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Tue. November 13, 2018
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IA-Forum Interview: Mr. Stephen Kaplitt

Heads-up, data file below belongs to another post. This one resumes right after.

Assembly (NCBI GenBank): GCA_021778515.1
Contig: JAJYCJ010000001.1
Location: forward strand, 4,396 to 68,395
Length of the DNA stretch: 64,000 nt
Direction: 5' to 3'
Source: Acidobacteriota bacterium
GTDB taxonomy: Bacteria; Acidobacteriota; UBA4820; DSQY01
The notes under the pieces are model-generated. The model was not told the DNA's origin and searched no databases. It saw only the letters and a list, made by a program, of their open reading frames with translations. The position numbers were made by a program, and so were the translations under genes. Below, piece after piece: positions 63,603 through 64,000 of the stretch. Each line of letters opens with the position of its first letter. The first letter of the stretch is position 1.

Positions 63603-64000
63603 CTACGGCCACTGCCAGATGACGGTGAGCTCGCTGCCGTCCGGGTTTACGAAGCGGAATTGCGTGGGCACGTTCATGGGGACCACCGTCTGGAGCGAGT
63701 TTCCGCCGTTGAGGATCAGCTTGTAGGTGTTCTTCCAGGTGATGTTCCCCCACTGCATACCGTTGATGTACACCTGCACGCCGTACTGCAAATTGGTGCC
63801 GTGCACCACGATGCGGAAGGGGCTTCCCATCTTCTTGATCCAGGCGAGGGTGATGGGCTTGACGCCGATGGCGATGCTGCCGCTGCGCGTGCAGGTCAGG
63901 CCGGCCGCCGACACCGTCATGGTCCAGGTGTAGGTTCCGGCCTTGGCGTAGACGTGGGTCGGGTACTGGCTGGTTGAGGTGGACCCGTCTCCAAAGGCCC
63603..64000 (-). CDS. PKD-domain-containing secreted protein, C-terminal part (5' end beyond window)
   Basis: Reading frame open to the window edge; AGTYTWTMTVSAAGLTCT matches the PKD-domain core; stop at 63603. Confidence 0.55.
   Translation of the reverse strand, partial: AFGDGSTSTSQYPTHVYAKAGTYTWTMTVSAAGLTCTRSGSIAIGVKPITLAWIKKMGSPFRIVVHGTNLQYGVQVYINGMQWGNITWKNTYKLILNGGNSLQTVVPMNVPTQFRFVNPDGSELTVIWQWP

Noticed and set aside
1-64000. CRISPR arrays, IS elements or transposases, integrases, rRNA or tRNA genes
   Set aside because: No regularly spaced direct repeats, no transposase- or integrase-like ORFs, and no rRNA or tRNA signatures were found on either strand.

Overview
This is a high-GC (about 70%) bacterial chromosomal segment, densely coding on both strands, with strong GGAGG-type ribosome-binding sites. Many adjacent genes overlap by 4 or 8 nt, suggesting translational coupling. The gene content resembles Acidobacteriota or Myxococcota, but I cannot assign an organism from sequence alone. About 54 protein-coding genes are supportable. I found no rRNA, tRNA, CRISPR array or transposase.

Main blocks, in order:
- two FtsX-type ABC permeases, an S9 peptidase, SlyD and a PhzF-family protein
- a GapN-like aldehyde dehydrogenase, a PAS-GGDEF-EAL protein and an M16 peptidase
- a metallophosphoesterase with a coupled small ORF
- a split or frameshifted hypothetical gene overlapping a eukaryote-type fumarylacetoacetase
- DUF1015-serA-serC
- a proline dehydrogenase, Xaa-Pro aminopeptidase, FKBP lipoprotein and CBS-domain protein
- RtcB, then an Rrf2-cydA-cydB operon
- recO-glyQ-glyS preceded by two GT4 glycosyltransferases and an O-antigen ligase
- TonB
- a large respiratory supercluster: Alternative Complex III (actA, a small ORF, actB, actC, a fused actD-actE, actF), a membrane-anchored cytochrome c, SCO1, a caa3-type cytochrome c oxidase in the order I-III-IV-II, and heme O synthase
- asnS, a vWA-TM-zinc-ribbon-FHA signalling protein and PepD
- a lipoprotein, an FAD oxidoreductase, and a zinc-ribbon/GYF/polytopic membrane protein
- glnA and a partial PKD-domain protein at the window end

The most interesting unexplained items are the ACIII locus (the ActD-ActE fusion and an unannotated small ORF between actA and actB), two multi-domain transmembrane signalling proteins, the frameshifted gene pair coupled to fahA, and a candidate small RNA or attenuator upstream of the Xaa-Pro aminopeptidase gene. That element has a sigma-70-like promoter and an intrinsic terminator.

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International Affairs Forum: Can you explain the development approach you pioneered at State and now at the Strategic Regions Enterprise Network (SREN)? Mr. Stephen Kaplitt: First, I think you have to step back and ask what is meant by “development” and how external actors can facilitate the process. Development is really just a fancy term for wealth creation. Countries that create more wealth than they consume are considered developed, and those that cannot generally require foreign assistance on a continuing basis. Of course this is somewhat of an oversimplification, since many developing countries face an array of issues involving corruption and historical concentrations of wealth and power in the hands of a privileged few. So the challenge for development is not wealth per se – many developing countries have abundant natural resources – but rather the expansion of opportunities for wealth creation at the popular level. If you accept that premise, then you have to recognize that in the vast majority of developing countries the primary sources of jobs and subsistence are SMEs and small entrepreneurs. There is a dearth of capital and the single biggest need you’ll hear over and over again is SME financing. Micro credit programs have proliferated enormously over the last ten years, and loans of $20-$1,000 are fairly easy to get, through organizations like Kiva and countless others. But SMEs, businesses that employ two or three people but with the right help could scale up and employ a few dozen or a few hundred, they need donations or investments in the range of $25-500,000, and that space has very few actors in it.. So what we came up with was this idea of providing free business development and marketing to SMEs in conflict regions. Personnel in the field, such as Provincial Reconstruction Teams (PRTs), are able to identify and recommend local SMEs, and then we connect them with volunteer MBA students in the US who basically act as their “vp for business development.” The MBA teams work directly with the entrepreneurs to prepare a business plan and then seek funding for their projects from partners in the US and other donor countries. We decided to focus on conflict regions because these are areas that are high priority for U.S. foreign policy, and there tends to be some nexus between a lack of jobs and exploitation by violent extremist groups. In Pakistan, Afghanistan, Mindanao (the Southern Philippines), and Iraq, among others, poverty is not necessarily the cause of conflict, but the lack of economic opportunity certainly helps extremists cultivate recruits, sympathy and sanctuary. With that in mind, we set out to create another soft side tool for US efforts to mitigate conditions that are exploited by extremist elements. IA-Forum: There are clear national security benefits to developing conflict zones. Should an emphasis be placed on helping entrepreneurs in these regions over other regions where conflict isn’t occurring? Mr. Kaplitt: It’s a great question and it’s one that I was asked often at State. There are roughly 150 “IDA” countries that qualify for international development assistance under US law. Why privilege conflict regions over other needy countries that do not pose threats to U.S. national security? For starters, all underdeveloped countries need significant help to create more jobs. People with jobs have less need for assistance from their governments or the international community. Very few countries receiving substantial foreign assistance have high levels of full employment. Conflict regions in particular face the greatest obstacles for job creation. If the need is everywhere, it is also true that very little help finds it’s way to conflict regions, in comparison with “non-conflict” developing countries. Also, the US does have legitimate interests in focusing certain efforts on regions that have strategic importance to our interests and national security.. As I often pointed out, there is a need for SME support here in the US, even in Washington. This was conceived as a foreign policy initiative so it was natural to focus at least initially on conflict regions. Obviously there is a need for job creation and support for entrepreneurs in places like Haiti, even more so after the earthquake. But even in Haiti there are resources and NGOs helping entrepreneurs create or expand businesses. Many of those resources are very limited, unavailable or inaccessible in conflict regions like Afghanistan or Pakistan. USAID and some NGOs will quickly point to their private sector programs in these areas and suggest this approach is already in existence. And they are doing what they can, given funding, program and practical constraints. However, we thought this approach would add additional value by delivering free business development help directly into conflict regions, via the Internet, using volunteer MBA teams. So why conflict areas? Because they have substantial needs and in addition, they also face extraordinary obstacles even beyond those of “regular” developing countries. Businesses can and do live in extreme environments, but they have an infinitely more challenging task attracting partners. Furthermore, there is a clear strategic US interest in promoting job creation in places where violent extremists exploit the lack of economic opportunity. IA-Forum: What are some of the risks or legal constraints you’ve seen when working with these entrepreneurs in conflict zones? Mr. Kaplitt: From the donor or investor standpoint the practical risk is seeing your money disappear. The more specific legal and reputational risks are being tainted by either corruption or running afoul of terrorist financing statutes or the Foreign Corrupt Practices Act. A relatively recent development is exposure from the Alien Tort Claims Act, which has been used as a weapon against large multinationals that need the cooperation of host country governments that are accused of human rights violations. This risks are present in every developing country; but, for conflict regions in particular, the highest level of risk is probably the FCPA and terrorist financing statutes that impose stiff criminal and civil sanctions for doing business with anyone who is essentially acting on behalf of designated terrorist organizations. You can never be 100% certain who is connected with the your local partners.. That’s why vetting through known intermediaries and communicating with the U.S. government is very important. That said, I think corruption is probably the biggest concern because you face it every day, at every level. Corruption has reached epic proportions in Afghanistan, and it’s made life very difficult for the average Afghan, not to mention foreign investors. So corruption is the biggest day-to-day problem trying to engage in a conflict region. Based on the noteworthy prosecutions in recent years, it seems inevitable that anyone doing business in the developing world will face FCPA situations that have to be addressed. With terrorist financing, my impression is that the risk of prosecution is probably lessened somewhat if the investor or donor can show they undertook reasonable due diligence and had no reason to believe their local partner had ties to terrorist organizations, even if that later turns out to have been the case.. IA-Forum: As your effort at SREN grows, will it be necessary to have people in the field screening entrepreneurs on your behalf or are you confident that you’ll be able to rely on NGOs and PRTs already on the ground? Mr. Kaplitt: The SREN concept is not to have any direct field staff. The idea is to leverage the field staff who are already there, whether they’re U.S. government, U.S. military, or field staff from NGOs or other bilateral or multilateral institutions. SREN will simply create a mechanism so that when SME needs and opportunities are identified in theirs areas of operations, they have a place to send it for business development help. My expectation is that we would be completely dependent on third party field staff using their own discretion and judgment – and SREN guidelines and criteria – to source and refer to us SMEs and entrepreneurs in which they have confidence, based on either an established relationship or local reputation. IA-Forum: Will an NGO be more effective than the federal government in helping entrepreneurs in conflict zones? Mr. Kaplitt: It’s hard to say which platform would be more effective because they have different strengths and limitations. An NGO is free from the many legal, bureaucratic, and administrative restrictions within the U.S. government. On the other hand, EESR; is a known name with the imprimatur of the State Department. I don’t think of it in terms of which approach is more effective. An NGO platform has far greater freedom and flexibility to pursue things whereas a government effort has the advantage of instant credibility and being plugged in as a platform within the interagency community. Efforts like this often benefit from partnerships amongst NGOs, the U.S., other governments, bilaterals, multilaterals and other allied stakeholders with field staff in the target regions. We certainly intend to seek to partner with U.S. government constituencies, and other partners, NGOs, and we’ve already had several express serious interest in partnering once we have our templates and website operational. We hope to be at that point during this summer. IA-Forum: Can you compare the likelihood of success under your approach to the success rates of actually giving fiscal aid? Mr. Kaplitt: To a large extent I think its apples and oranges.. USAID does many important and effective things, far more than you would think given some of the negative noise and misconceptions. I never thought of EESR as an alternative, much less a competitor, with traditional aid. In medicine the mission is to improve the patient’s health, and that’s usually a combination or treatments or therapies, not just one. At USAID I was struck at how, even though US foreign assistance tripled during the Bush administration, global development needs are still staggering. That gets into the Jeffrey Sachs-Bill Easterly argument over aid and dependency, which is outside my focus. The point is that USAID folks will be the first to tell you that aid, no matter much, isn’t a cure. In fact, it’s encouraging to see that under Secretary Clinton, USAID has broadened partnership programs that were started during the Bush administration, and I know that they’ve launched several new ones. I believe that any new model that delivers more help to SMEs and entrepreneurs in conflict regions, in a way that complements traditional aid, should be welcomed. IA-Forum: What would success for SREN look like? Mr. Kaplitt: It’s an obvious question but frankly it’s a little hard to answer. Ideally, we will find good SME projects and successfully market them to donors or investors who bring funding, technical assistance, in-kind contributions or other intangible help. It may be as simple as making introductions or creating visibility for a project that ends up getting a grant from an NGO or a foundation. We could be successful merely by helping an SME that for whatever reason couldn’t make those connections before or didn’t have the ability to increase their own visibility. From the very beginning this was extremely difficult because the easiest way to measure success is how many jobs are created after the work is put in making business plans and matching entrepreneurs with partners. A lot of time and effort goes into screening and preparing business plans, before they’re even marketed, which may or may not yield investments or other contributions... The approach has to be refined and calibrated as we gear up and generate potential projects. One of the things we’ll do at SREN is create templates and criteria for use by field staff to help them spot good prospects. One clear lesson from the EESR experience is the importance of effective screening at the field level. In its first year we sourced over 50 potential proposals, but only a handful proved viable. The others were too big, too complicated, the principals couldn’t really deliver on their own vision, or political factors got in the way. We want to find realistic opportunities where the entrepreneur doesn’t just have the desire, but has the ability, the capacity, and the willingness to really push a project forward and benefit from our help. Our goal is to source and market SME projects that we can bring to potential partners, and say here’s a great entrepreneur, great business, local support, competitive advantages, the big disadvantage is their environment, and they need partners willing to help them scale up and create more jobs. . IA-Forum: How big can your impact really be with this approach as a supplement to foreign aid? Mr. Kaplitt: That’s another question I was often asked at State, and it candidly it’s something I have asked myself many times: what’s the impact? This approach has two big drawbacks. One, we can’t guarantee funding outcomes. Foreign assistance means you’ve got all these pots of money and the only question is how and where to spend it, hopefully effectively. Ironically, one of the pressures on USAID managers is to make sure they’ve spent their full appropriation each year, since unused funds tell Congress they’re giving too much funding. But SREN is ultimately just a free business development initiative, we don’t have a pot of money, we can’t guarantee output. The second big drawback is that it’s a pretty labor-intensive process that benefits SMEs one at a time. On the other hand, since we leverage third party field staff for sourcing and stateside MBA teams to develop plans, we’ll eventually be able to process a very large number of proposals. Once we have the process and mechanisms in place, and some lessons learned, it will be a matter of replicating and scaling it up to have a larger impact. IA-Forum: Are there certain project types, like medical or agricultural, which make a bigger impact in conflict zones and are easier to find funding for? Mr. Kaplitt: Yes. Agriculture is the number one or two SME area in most of the places that we’re talking about. But, I don’t think there should be an industry focus. Rather, we have simple requirements: any SME that will create say at least five, but hopefully at least twenty jobs through a locally driven business. I don’t see any need to restrict the effort to specific industries. All we’re doing is being an advocate for these SMEs and giving free labor, advice, and hopefully visibility through access to potential partners. IA-Forum: How do you see students benefiting from this process and how does interaction with students in America benefit the entrepreneur? Mr. Kaplitt: If it’s an entrepreneur who has both the ability to grow their business, working with the MBAs is invaluable. In all likelihood this is their first meaningful interaction with Western business culture. . Students and entrepreneurs alike can learn an enormous amount about how business is actually done in the toughest environments by working through important issues together, obviously bringing very different skills and needs to the effort.. A good example is the medical lab in Tikrit which is already up on the EESR website. It’s a very strong business case, but I think it was a little too large and ambitious for a start-up in Iraq. A team of Kogod students is working with the principal to refine it, scale it down and make it easier to market. I know for a fact that students at Notre Dame who did the original proposal, and now the Kogod team, learned a lot about the challenges this project faces, but also is its strengths and competitive advantages. For the principal, Dr. Mukhlis, he’s an Iraqi-American physician with more than thirty years’ experience in emergency medicine, Tikrit is his ancestral home, his family has a prominent role in the history of Tikrit, he has strong ties and tremendous credibility with the local population as well as government, tribal and religious leaders. He has a very specific vision to build a medical lab in Tikrit, utilizing the most advanced Western techniques and standards. The only thing he was missing is business development help. He doesn’t have a business background, he couldn’t package and market the business plan, and that’s where the MBAs teams are providing critical help without leaving their dorm rooms. In fact, there was a small blurb in the Washington Post online about how this Kogod group did a Skype call with Dr. Mukhlis during the blizzard this winter. I was on the call, it was amazing that with all of DC paralyzed, I couldn’t open my front door, but at midnight we’re on a Skype call working through this project with Dr. Mukhlis in Tikrit. That’s a pretty good metaphor for what we’re trying to accomplish. During the last year of the Bush administration, Mr. Kaplitt pioneered a new approach to private sector development at the U.S. State Department known as Economic Empowerment in Strategic Regions (EESR). The program seeks to enhance job creation in conflict regions by aiding small and medium-sized enterprises (SME). Today, he is working with two business schools, Notre Dame and American University’s Kogod School, on a new NGO platform, Strategic Regions Enterprise Network (SREN), to help entrepreneurs in conflict regions.